Parallel Curriculum Units For Social Studies Grades 6 12

Author: Jeanne H. Purcell
Publisher: Corwin Press
ISBN: 1452272824
Size: 36.12 MB
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Parallel Curriculum Units For Social Studies Grades 6 12. Covering history, geography, and sociology, these sample lessons and units show how to use the Parallel Curriculum Model to provide rigorous learning opportunities for students in social studies.

Continuum Guide To Geography Education

Author: Graham Butt
Publisher: Bloomsbury Publishing
ISBN: 1441148752
Size: 43.63 MB
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Continuum Guide To Geography Education. A reference guide to geography education. Entries, arranged alphabetically, cover: government legislation and reports; famous geography educators; resources; research findings; movements, trends, debates and issues; organizations; and key concepts. An analytical index helps the reader to choose paths through the book, connecting entries.

The Geographical Structure Of Epidemics

Author: Peter Haggett
Publisher: Oxford University Press
ISBN: 9780199241453
Size: 20.37 MB
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The Geographical Structure Of Epidemics. The ways in which the great plagues of the past and present have spread around the world remains only partly understood. Peter Haggett's research over the last thirty years has focused on mapping and modelling the paths by which epidemics spread through human communities. In 1998 this led to him being invited to give the inaugural lectures in a new series, the Clarendon Lectures in Geography and Environmental Studies. The resulting book, Geographical Structure of Epidemics, presents anaccessible, concise, and well illustrated account of how environmental and geographical concepts can be used to enhance our knowledge of the origins and progress of epidemics, and sometimes to slow to slow or halt their spread.

Seven Names For The Bellbird

Author: Mark Bonta
Publisher: Texas A&M University Press
ISBN: 9781585442492
Size: 78.45 MB
Format: PDF, Kindle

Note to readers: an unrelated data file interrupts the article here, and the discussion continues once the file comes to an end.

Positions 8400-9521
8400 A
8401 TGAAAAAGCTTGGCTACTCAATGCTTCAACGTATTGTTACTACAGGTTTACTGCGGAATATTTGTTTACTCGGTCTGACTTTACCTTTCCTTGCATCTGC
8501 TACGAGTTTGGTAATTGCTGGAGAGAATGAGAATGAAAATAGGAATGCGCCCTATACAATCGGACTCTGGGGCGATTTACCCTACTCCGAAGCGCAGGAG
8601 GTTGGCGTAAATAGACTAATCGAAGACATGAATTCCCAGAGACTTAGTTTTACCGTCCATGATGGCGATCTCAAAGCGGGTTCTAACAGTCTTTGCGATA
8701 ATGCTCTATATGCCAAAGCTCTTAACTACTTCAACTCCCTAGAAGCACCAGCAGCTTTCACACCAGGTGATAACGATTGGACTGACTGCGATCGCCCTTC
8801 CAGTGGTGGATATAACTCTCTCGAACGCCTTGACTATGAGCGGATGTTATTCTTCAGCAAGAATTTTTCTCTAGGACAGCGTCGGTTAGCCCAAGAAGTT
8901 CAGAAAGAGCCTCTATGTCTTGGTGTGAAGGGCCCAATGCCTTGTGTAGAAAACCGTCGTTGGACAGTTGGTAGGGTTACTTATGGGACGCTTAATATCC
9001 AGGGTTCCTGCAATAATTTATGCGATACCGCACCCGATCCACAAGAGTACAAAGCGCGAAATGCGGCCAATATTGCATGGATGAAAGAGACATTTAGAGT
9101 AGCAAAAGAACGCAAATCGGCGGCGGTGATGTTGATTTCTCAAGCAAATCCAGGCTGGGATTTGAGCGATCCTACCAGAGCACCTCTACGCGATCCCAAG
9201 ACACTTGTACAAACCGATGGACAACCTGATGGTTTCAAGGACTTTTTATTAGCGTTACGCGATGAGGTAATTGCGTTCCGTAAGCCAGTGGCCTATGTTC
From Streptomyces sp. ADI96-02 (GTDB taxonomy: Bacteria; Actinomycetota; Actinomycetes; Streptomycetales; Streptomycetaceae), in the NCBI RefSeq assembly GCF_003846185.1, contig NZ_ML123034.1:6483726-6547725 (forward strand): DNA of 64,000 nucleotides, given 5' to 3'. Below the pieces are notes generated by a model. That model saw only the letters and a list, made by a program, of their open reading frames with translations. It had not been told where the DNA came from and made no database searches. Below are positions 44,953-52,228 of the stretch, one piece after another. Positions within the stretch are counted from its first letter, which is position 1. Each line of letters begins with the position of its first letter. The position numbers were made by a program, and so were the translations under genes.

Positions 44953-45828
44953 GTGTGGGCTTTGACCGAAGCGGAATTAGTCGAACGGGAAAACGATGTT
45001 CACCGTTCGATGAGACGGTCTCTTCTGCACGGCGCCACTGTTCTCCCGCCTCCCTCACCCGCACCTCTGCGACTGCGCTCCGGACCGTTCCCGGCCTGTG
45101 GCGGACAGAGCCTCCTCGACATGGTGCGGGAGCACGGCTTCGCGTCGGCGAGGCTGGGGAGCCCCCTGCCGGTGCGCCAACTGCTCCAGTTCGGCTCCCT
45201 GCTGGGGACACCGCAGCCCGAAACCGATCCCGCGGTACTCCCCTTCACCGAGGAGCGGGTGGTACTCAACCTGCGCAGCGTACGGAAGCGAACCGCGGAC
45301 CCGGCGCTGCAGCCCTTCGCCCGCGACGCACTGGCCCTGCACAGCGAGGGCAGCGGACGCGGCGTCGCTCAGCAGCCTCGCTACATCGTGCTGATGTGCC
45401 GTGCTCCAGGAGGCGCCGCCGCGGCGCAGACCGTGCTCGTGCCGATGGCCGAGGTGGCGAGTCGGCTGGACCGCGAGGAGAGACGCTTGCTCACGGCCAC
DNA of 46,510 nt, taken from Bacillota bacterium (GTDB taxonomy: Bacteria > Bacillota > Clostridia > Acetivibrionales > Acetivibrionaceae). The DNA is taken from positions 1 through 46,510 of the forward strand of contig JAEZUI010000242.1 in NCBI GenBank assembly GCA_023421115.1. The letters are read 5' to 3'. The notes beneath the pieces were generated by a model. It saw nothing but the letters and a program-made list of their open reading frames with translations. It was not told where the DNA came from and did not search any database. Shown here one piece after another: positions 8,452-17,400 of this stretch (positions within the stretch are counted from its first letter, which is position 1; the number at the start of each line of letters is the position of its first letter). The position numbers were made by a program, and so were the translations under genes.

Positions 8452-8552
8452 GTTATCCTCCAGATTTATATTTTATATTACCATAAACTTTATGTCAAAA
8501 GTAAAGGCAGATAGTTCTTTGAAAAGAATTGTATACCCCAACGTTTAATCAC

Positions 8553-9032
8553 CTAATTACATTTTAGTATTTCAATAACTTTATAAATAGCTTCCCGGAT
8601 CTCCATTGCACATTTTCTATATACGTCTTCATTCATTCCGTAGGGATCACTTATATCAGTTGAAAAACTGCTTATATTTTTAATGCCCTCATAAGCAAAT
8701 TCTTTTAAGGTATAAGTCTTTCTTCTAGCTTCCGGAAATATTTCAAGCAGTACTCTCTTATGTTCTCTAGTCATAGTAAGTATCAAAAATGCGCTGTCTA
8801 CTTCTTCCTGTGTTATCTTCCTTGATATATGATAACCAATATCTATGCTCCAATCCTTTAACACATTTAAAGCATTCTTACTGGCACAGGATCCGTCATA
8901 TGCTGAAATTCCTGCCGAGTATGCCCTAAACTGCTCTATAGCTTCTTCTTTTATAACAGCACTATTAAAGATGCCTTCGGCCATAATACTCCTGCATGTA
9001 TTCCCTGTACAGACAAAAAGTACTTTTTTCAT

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Seven Names For The Bellbird. Offering intimate and unforgettable descriptions of the birds and people that inhabit Honduran landscapes, Seven Names for the Bellbird showcases the deep-rooted local traditions of bird appreciation and holds them up as a model for sound management of the environment. Through his appreciative recounting of local lore, author Mark Bonta makes the interaction between culture and avifauna in Latin America a key to better understanding the practice of biodiversity protection. He makes a significant contribution to the scarce anthropological and geographical literature on human-environment relationships in Central America and also provides wonderful stories of native birds and their human observers. After a decade in the field in Honduras, Mark Bonta came to realize that, contrary to outsiders’ general beliefs, the society he observed was predisposed “to like birds, to observe birds, to weave them into folklore, and to protect them on private property.” Bonta argues that if North Americans and Europeans paid real attention to local knowledge and practice—instead of condemning them out-of-hand and imposing new beliefs and techniques—they would learn that rural cultures offer alternative ways of accommodating habitats and wildlife. Bonta uses the concept of “conservation geography”—the study of human beings and their landscapes, with natural resource conservation in the forefront—to advance his argument. He describes many cases where local individuals and their traditional knowledge of birds contribute to a de facto variety of bird conservation that precedes or parallels “official” bird protection efforts. This book is not offered as “proof” that all birds have happy futures in the Neotropics. Bonta recognizes the ravages of both human pressures and natural disasters on the birds and forests. But he shows that in many instances, birds are safe and even thrive in the presence of local people, who “celebrate them just as often as they persecute them.”